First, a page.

7.  .....Photographic and veterinary evidence compiled by the local community indicates that koalas in the vicinity of the Black Rocks sports fields already have higher levels of clinical expression of disease than do their counterparts in other population cells comprising the population of the koala in the Tweed Local Government Area east of the Pacific Highway.  Whether this is a consequence of the extent of existing levels of disturbance or not remains to be determined, but in my opinion again warrants that a precautionary approach to considerations of potential impact be undertaken (page 4).

9.  Population Viability Analyses has confirmed that the annual loss of just 2% - 3% of a local koala population due to incidental mortalities such as vehicle strike and/or domestic dog attack and/or stress related disease is sufficient to drive ongoing population decline (Phillips et al. 2007).  In the case of the Pottsville Wetlands - Black Rocks local koala population and because of the 2014 fire event, it is likely that the population size is currently less than the 35 individuals estimated in 2010 (page 5).   [NOTE:  The rate of koala death at Black Rocks is twice the 2% - 3% that Dr Phillips says will drive ongoing population decline.] See more here .

10.  It is clear that even the loss of 1 or more individuals each year from this population should be avoided if ongoing population decline is not to be accelerated (page 5).


How many more koalas must suffer and die before Tweed Shire Council understands the gravity of the situation and does something constructive about it? Clearly the signage isn’t working to stop stressful, impactive behaviours of people. It’s because of the isolated location of the sports field that these events are happening. Clearly it’s the wrong place for a sports field.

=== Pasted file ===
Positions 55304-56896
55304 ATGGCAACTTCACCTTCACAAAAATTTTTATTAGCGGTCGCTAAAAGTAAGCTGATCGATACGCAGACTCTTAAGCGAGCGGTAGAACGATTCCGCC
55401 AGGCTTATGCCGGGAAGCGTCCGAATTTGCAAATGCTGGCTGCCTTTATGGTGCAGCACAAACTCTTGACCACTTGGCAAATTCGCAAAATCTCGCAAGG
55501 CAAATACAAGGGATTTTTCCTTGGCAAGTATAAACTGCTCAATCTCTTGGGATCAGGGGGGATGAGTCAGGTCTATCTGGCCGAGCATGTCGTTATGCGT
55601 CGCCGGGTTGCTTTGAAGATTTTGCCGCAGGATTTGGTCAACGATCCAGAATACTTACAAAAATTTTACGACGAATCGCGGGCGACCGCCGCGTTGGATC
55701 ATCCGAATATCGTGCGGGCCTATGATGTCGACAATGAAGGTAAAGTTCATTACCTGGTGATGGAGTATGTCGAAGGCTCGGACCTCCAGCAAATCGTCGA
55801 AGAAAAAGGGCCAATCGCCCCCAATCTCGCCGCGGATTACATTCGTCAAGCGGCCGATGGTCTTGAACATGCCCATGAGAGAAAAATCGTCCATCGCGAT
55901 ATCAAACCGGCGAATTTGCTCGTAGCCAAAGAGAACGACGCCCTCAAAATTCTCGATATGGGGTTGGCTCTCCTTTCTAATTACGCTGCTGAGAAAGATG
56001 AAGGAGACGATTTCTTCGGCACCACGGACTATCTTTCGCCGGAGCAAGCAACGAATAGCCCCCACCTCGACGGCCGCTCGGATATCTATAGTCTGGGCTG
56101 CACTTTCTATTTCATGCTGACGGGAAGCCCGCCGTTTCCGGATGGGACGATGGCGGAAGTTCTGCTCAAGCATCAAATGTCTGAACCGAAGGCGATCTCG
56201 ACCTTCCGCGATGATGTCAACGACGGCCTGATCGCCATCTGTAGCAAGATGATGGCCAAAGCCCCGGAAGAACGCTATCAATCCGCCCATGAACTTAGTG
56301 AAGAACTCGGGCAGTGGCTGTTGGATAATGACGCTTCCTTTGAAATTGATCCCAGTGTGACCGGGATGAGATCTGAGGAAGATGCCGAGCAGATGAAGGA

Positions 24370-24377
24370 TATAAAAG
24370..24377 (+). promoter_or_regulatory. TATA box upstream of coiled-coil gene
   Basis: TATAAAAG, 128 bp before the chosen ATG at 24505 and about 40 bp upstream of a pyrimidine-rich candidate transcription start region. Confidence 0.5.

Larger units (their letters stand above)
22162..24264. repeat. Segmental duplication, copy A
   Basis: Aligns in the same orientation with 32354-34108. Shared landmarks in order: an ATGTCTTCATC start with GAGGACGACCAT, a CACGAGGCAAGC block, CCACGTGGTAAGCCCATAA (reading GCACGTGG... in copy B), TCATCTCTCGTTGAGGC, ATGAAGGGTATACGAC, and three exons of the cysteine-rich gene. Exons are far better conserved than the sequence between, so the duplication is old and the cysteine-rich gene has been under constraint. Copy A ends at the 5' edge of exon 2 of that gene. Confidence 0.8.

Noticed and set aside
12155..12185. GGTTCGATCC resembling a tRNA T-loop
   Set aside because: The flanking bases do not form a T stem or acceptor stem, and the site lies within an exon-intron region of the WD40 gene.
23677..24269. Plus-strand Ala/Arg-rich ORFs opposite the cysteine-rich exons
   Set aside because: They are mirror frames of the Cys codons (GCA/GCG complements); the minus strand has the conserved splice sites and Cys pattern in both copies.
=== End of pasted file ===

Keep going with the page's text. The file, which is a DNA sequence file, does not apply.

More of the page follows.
What is chlamydia?

Chlamydia is an organism that lives in the body tissues of most healthy koalas. In normal populations it may act as an inbuilt mechanism to limit the population so trees are not overbrowsed so that only the strongest and fittest koalas survive. Chlamydia can sometimes make koalas sick but usually only when they are stressed due to habitat loss, fire, cars, dogs, hunger and so on.

What are the symptoms?

Chlamydia causes blindness and infertility in koalas and can be fatal. Visible symptoms include conjunctivitis and ‘dirty tail’ caused by urinary tract infections and incontinence. About 50% of females become infertile as a result.

Cumulative effects of stress-related disturbance

Koalas in the Black Rocks sports field vicinity have a considerable number of stressors.  8 known Black Rocks koalas have been affected by symptoms of the stress-related disease chlamydia and/or death between January 2014 and January 2016:-

     • “DAVE” euthanased on 24/2/2014 (captured in tree on edge of access road) 


"MAX" euthanased on 27/5/2014 (captured in Kellehers Road)

• Koala sighted in tree on edge of Black Rocks sports field access road 6/1/2015, uncaptured, presumed dead


• "POTTSY" euthanased on 9/9/2015 (captured west of Border Crescent)

• "CANARY" found dead on ground near red gum koala breeding 250m north-east of sports field on 22/11/2015, cause of death known


• "LUCIA" (juvenile) captured on 13/12/2015 in tree on edge of access road (received treatment in Currumbin Wildlife Hospital and released on 7 February 2016


• The mother of "LUCIA" (sighted on 5 occasions during 2015 koala breeding season adjacent to sports field and access road [PHOTO]) has advanced symptoms of chlamydia.  If uncaptured and untreated, she will suffer a slow miserable death in the bush.


     •     "SANDY" euthanased on 9/1/2016 (captured in red gum breeding area east of sports field) 

•     Photos of at least 8 other koala sightings reveal chlamydia-like symptoms.

The entire sports field and access road were closed down to vehicular access for a day (7/1/2015) to minimise stress to diseased koala sighted on 6 January 2015.